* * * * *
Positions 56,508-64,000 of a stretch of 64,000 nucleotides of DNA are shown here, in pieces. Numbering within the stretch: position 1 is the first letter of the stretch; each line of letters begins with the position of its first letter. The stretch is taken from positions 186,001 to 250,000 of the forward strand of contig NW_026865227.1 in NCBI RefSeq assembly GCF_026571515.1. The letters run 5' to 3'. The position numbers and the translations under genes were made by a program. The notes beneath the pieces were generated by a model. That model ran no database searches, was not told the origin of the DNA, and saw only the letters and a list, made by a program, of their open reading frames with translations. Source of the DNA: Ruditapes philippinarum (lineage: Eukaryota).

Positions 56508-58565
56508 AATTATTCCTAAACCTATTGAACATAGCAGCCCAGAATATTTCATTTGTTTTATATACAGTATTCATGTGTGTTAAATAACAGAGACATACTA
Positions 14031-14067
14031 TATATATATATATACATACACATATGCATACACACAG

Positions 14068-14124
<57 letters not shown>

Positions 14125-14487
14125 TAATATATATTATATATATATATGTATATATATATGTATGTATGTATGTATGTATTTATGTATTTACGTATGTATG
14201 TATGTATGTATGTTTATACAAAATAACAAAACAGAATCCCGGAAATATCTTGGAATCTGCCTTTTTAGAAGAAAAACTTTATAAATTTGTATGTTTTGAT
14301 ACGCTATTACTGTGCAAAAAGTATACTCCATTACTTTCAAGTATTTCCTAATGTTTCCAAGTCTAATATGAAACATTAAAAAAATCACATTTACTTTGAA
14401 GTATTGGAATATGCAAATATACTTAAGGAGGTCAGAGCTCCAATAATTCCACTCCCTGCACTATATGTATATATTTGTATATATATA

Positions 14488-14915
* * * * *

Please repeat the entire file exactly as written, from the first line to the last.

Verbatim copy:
Positions 56,508-64,000 of a stretch of 64,000 nucleotides of DNA are shown here, in pieces. Numbering within the stretch: position 1 is the first letter of the stretch; each line of letters begins with the position of its first letter. The stretch is taken from positions 186,001 to 250,000 of the forward strand of contig NW_026865227.1 in NCBI RefSeq assembly GCF_026571515.1. The letters run 5' to 3'. The position numbers and the translations under genes were made by a program. The notes beneath the pieces were generated by a model. That model ran no database searches, was not told the origin of the DNA, and saw only the letters and a list, made by a program, of their open reading frames with translations. Source of the DNA: Ruditapes philippinarum (lineage: Eukaryota).

Positions 56508-58565
56508 AATTATTCCTAAACCTATTGAACATAGCAGCCCAGAATATTTCATTTGTTTTATATACAGTATTCATGTGTGTTAAATAACAGAGACATACTA
Positions 14031-14067
14031 TATATATATATATACATACACATATGCATACACACAG

Positions 14068-14124
<57 letters not shown>

Positions 14125-14487
14125 TAATATATATTATATATATATATGTATATATATATGTATGTATGTATGTATGTATTTATGTATTTACGTATGTATG
14201 TATGTATGTATGTTTATACAAAATAACAAAACAGAATCCCGGAAATATCTTGGAATCTGCCTTTTTAGAAGAAAAACTTTATAAATTTGTATGTTTTGAT
14301 ACGCTATTACTGTGCAAAAAGTATACTCCATTACTTTCAAGTATTTCCTAATGTTTCCAAGTCTAATATGAAACATTAAAAAAATCACATTTACTTTGAA
14401 GTATTGGAATATGCAAATATACTTAAGGAGGTCAGAGCTCCAATAATTCCACTCCCTGCACTATATGTATATATTTGTATATATATA

Positions 14488-14915